Marketing Campaigns don’t just appear out of nowhere. The idea or seed may sprout from nothing, but an effective campaign needs to be carefully researched, well-thought-out, with extra focus on the details on the execution.
Sounds intimidating? Campaigns don’t have to be.
A campaign can be something small such as a list of emails that you are sending to a select group of people over the next few months. Alternatively, a campaign could be a large-scaled approach including multiple channels and multiple hours and dollars invested.
However, each campaign should follow a few basic steps and include a few essential items.
Marketing Campaign Lifecycle – Begin With the End
Step 1: Determine The Goal
The goal of the campaign is the most important part and needs to be where you start. Gather your team together and determine exactly what it is you want the campaign to accomplish. Once you have the goal, put it in a sentence and share it with your team.
For example: The goal of this campaign is to increase site users by 25% month-over-month for the next three months.
Sharing this with your team is almost as important as the goal in itself because in most cases, it will be a team effort. With each person knowing what the goal is, they will evaluate each task and be sure what they are doing will help meet the goal.
Step 2: Perform Research
Research around your goal will vary in time, but it is important to research your product/company/service to understand your position in the industry, who your target audience is, and what is the best channel to target during the campaign.
In most cases you will already have a strong understanding of your target audience is. If so, great. If not, be sure to create a persona that matches your target audience so each decision speaks to their goals, pain points, and which channel would be best to reach this person.
If you determine that it may be on multiple channels, you don’t need to start with all channels at once. Be tactful and execute the campaign in incremental steps to allow for growth based off of early results or not. If you do start all channels at once, scale back if early results show that you should.
Step 3: Strategy
During strategy your team will determine what the meat of the campaign will be. Start with a brainstorm session where your team isn’t hung up on the limitations of your company. That will only inhibit creativity. Instead write down every idea that comes to mind and talk them over with your team. Once the brainstorm session ends, come back to reality a bit and determine what can be done within budget, or if a larger budget is needed.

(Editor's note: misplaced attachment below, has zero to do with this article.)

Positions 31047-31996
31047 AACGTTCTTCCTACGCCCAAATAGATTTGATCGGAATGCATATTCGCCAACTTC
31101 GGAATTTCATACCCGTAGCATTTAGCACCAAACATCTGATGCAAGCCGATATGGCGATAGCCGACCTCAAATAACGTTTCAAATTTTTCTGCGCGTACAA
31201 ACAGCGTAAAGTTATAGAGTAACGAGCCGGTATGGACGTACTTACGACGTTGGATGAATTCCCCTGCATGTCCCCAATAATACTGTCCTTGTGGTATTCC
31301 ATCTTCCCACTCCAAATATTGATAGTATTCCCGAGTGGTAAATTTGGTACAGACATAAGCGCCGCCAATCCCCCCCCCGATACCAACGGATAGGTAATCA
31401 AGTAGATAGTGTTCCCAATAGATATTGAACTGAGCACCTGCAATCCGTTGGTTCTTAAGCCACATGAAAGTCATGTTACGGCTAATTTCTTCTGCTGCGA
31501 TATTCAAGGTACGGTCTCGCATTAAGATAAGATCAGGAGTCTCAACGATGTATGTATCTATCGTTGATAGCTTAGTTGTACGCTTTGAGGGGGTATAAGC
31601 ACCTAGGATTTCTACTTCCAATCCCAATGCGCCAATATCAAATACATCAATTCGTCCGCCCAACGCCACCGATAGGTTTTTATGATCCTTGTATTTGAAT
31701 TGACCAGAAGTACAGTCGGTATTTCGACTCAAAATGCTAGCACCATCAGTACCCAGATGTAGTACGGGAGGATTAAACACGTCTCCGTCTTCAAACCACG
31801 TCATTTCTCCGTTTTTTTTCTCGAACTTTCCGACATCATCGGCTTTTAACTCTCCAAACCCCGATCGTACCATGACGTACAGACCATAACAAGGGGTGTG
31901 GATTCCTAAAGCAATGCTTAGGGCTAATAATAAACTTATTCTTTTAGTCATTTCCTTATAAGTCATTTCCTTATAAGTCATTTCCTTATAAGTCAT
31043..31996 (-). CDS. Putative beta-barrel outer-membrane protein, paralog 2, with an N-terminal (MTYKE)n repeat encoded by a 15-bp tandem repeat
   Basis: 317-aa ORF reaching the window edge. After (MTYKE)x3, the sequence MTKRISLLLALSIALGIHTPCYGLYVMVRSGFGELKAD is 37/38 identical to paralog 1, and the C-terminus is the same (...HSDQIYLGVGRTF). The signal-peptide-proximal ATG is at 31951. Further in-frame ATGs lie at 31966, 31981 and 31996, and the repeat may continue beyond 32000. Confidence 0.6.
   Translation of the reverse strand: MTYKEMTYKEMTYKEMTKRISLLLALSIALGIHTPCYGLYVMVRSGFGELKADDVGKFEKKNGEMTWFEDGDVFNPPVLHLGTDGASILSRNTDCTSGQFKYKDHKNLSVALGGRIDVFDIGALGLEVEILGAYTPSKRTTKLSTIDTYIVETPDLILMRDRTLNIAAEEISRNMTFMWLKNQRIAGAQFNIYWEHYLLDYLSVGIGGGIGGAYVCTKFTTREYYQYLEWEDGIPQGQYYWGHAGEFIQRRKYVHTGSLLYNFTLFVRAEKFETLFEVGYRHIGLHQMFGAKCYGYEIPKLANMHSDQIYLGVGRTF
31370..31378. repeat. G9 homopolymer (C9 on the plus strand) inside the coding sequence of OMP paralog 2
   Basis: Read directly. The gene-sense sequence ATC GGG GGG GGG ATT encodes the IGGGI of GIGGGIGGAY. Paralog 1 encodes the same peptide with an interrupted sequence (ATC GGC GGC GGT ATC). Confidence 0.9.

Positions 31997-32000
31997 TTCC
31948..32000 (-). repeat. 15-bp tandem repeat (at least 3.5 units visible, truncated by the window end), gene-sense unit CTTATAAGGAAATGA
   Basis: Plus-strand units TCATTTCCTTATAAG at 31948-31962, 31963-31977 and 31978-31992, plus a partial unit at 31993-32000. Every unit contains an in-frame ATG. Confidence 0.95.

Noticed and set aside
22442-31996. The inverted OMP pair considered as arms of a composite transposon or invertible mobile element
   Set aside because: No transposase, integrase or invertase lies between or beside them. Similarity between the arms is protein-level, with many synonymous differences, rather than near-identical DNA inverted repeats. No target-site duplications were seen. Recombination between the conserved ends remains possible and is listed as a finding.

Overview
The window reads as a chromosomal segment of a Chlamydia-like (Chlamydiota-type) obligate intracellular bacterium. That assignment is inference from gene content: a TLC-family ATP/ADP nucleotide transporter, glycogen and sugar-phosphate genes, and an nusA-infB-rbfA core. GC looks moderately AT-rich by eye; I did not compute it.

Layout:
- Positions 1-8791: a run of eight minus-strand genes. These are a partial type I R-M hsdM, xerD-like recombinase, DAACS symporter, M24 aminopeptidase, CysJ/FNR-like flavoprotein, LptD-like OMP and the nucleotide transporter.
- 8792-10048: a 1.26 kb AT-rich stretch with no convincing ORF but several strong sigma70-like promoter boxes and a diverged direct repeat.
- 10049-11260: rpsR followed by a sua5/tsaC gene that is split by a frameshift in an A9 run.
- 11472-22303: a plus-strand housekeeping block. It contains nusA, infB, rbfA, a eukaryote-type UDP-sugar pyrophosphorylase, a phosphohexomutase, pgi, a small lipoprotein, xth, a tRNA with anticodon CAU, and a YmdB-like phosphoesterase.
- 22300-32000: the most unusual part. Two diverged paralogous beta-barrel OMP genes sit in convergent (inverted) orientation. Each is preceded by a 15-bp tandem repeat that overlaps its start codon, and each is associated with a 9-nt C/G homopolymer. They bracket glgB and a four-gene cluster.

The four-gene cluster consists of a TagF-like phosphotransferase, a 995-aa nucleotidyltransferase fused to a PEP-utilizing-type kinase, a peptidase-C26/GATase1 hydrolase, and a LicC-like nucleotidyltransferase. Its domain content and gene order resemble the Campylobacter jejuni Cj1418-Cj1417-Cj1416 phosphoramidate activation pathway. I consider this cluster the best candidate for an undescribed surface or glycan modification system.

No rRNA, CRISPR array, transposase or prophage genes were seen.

During strategy your team will also need to walk away with the offer of the campaign, when it will start and end, which tactics will be used that speak to the target audience and will help meet the goal.
If you want to go the extra mile, provide a prediction with the strategy such as a time when the goal would be met or that you will not only meet the goal, but exceed it. But be careful and don’t promise too much.
Step 4: Development
Now that you know what your goal is, who the target audience is, what the offer is, and what channels you will be marketing on, design and developing the assets needed shouldn’t be too much of a hassell. Be sure that you’ve allowed time in this phase for revisions and testing though. This will prevent unnecessary functionality errors or typos within the copy once the campaign has started.
Step 5: Execution
Executing of the campaign seems like it would be the easiest part however, it can be difficult depending on the scale of the campaign, especially if your campaign is on multiple channels.
To avoid a disaster this late in the game, create a campaign calendar and set sprint benchmarks along the way. This will allow your team to stay energized and motivated, and help your team evaluate performance during the campaign process.
Be sure to put all due dates in a project management software (we use our own task management software), and include each member on your team when notes are shared.
Now that the calendar and benchmarks are in place, execution should be simple and allow your team to start measuring the results of your campaign.
Step 6: Reporting
Measuring the results of the campaign actually starts in step 5 when you record the benchmark metrics. However, your team should continue to monitor and report on the campaign throughout the duration of the campaign. This will allow your team to determine if you are on track or if changes need to be made.
Once your campaign has ended, complete the campaign by providing a summary of the campaign, and report on the successes or failures, and what was learned from the campaign. This will help inform the tactics that need to be included during your next campaigns.
Marketing campaigns can be developed on both a large and a small scale. Even on small campaigns your team should still follow these six steps:
Setting the Goal
Every marketing campaign will be a success on a certain level. Each may not meet your set goal, but each will provide insights to apply to future marketing efforts. Be sure to record all the information during each step allowing your team to continue and improve with each campaign.
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